Bonds: How interest-rate developments affect returns
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Bonds react to interest-rate developments. What it means for investors.

The price of a bond may change during the term. Learn how interest-rate development impacts the value of fixed-interest securities and how investors can strategically align their bond portfolio.

Fixed-interest securities react to interest-rate developments

Bonds are very simply structured investments: Upon acquisition, the investor knows how high the interest is and when the bond will be repaid. If fixed-interest securities are kept until the redemption date, the investor gets the full purchase price back.

During the term, the value of the bond can change due to various factors. For instance, if the general interest-rate level rises or falls. This is inversely proportional to the value of fixed income securities: If interest rates rise, bond prices fall and vice versa.

The duration model indicates how sensitive bonds are for interest-rate development

The average residual term of a bond is referred to as the duration. The longer the remaining duration, the more sensitive the bond is to interest changes. Therefore, the duration allows for a very precise – albeit simplified – forecast of the price development of a bond in case of a specific interest-rate movement.
In order to reduce interest-rate risks, we recommend diversifying the assets across different terms. Even for a portfolio made up of several fixed-interest securities, the interest sensitivity can be explained using the duration model. The predictive value of this model, however, greatly depends on the shape of the yield curve.

Four scenarios for the interest-rate structure of bonds

The interest structure reflects the returns of the same type of fixed-interest securities across various residual maturities. Government bonds are particularly relevant in this respect. A distinction is made between four types of interest-rate structures:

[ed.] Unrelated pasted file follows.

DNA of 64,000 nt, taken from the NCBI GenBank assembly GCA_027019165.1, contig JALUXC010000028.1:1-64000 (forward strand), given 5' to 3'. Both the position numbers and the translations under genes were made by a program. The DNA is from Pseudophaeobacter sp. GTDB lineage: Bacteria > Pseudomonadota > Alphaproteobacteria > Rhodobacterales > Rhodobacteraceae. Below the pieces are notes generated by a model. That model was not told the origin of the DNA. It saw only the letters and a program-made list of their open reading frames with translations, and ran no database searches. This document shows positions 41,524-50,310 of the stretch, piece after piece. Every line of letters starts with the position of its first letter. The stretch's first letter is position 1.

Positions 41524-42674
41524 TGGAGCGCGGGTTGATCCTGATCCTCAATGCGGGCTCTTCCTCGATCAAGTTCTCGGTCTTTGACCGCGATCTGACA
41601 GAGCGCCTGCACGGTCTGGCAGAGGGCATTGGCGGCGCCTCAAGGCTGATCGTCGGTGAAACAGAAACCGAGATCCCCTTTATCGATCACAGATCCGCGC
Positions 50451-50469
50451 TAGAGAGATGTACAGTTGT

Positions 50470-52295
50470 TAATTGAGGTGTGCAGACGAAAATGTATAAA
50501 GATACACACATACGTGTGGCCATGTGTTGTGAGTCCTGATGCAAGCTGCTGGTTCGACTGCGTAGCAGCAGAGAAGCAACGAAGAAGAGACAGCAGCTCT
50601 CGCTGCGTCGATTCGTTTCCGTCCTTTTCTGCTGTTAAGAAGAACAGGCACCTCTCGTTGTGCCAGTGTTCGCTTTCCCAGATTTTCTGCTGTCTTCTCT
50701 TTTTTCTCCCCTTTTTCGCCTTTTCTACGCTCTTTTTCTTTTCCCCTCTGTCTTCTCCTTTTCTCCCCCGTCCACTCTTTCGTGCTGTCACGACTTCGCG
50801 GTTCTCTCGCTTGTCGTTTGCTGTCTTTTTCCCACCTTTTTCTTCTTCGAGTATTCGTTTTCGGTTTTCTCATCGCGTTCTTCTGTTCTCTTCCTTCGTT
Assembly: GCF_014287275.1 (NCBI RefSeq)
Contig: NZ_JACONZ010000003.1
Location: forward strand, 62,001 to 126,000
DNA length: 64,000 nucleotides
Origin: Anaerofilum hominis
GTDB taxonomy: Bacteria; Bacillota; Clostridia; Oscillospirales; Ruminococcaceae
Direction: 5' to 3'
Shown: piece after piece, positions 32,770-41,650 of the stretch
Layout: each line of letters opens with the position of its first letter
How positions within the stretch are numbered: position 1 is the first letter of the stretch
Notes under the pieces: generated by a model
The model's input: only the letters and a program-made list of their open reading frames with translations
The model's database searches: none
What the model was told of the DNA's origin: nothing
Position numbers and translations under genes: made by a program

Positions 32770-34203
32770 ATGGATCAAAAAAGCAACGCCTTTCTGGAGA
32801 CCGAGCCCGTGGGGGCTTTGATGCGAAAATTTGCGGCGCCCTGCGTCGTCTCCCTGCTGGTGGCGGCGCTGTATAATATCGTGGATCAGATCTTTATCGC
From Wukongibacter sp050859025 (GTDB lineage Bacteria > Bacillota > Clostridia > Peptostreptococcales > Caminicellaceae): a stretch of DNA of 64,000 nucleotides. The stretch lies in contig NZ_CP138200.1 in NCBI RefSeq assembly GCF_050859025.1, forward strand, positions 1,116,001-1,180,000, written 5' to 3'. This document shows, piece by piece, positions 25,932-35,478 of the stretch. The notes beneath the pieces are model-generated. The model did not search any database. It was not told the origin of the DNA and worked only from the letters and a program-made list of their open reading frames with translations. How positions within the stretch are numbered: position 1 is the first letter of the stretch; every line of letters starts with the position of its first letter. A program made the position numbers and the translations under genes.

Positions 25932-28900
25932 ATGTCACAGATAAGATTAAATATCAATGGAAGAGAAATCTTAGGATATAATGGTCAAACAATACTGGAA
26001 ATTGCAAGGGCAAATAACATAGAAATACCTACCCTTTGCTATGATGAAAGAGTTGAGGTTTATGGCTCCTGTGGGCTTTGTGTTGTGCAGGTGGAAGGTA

1. Normal (rising) yield curve: For this interest structure, the interest is higher the longer the remaining term is.
  2. Flat yield curve: In a flat structure, all terms have the same interest rate.
  3. Inverse (falling) yield curve: Here, the interest decreases the longer the term is.
  4. Irregular yield curve: A combination of the aforementioned structures – for example, rising interest for short-term bonds and falling interest for long-term bonds.
yield-curves-of-the-deutsche-bundesbank

Yield curves of the Deutsche Bundesbank at different times

Left: Interest rate (p.a.), right: Term in years

Source: BuBa

Expected interest-rate development determines strategy for bonds

The interest structure can take different forms over time. Depending on the direction in which the interest rate will change, the investor follows another strategy. The aim is to reduce losses in case of an undesired interest-rate movement as well as maximize profits in case of an advantageous movement.
Among strategies, a fundamental distinction is made between those based on assets and those that also include the liabilities of pension funds or insurance companies. With the latter, the primary goal is to coordinate the interest-rate risks of both sides (meaning assets and liabilities) with each other. The goal is to thus make the balance sheet immune to interest-rate movements.

Three basic strategies for fixed-interest securities

  1. Even ladder: Equal distribution

    With this strategy, investments are spread out evenly across all term segments. Periodically, short-term investments are sold in order to stock up on long-term investments and to recreate the original duration. This strategy is rather inflexible in terms of including a tactical expectation.
  2. Bullet: Concentration on one segment

    The bullet strategy focuses on one term segment. This strategy is expected to perform better than, or at least not as poorly as, the rest of the curve. The duration of this strategy is very close to the selected term.
  3. Barbell: Every segment except one

    Those relying on the barbell strategy avoid investing in a given term segment. Frequently, short-term investments are combined with long-term investments. In the middle, the investments have a medium duration. As a rule, this strategy is selected if the middle segment appears very unattractive.
investment-strategies-for fixed-interest-securities

Investment strategies for fixed-interest securities

Source: Credit Suisse

Adjust the strategy to interest-rate development

Investors can optimize their return with the right strategy. At the same time, it protects against any losses due to rising interest rates. What the right strategy is, however, depends on the individual situation and the risk profile. Interest-rate expectations must also be taken into account. The duration model can provide a simplified forecast for this.

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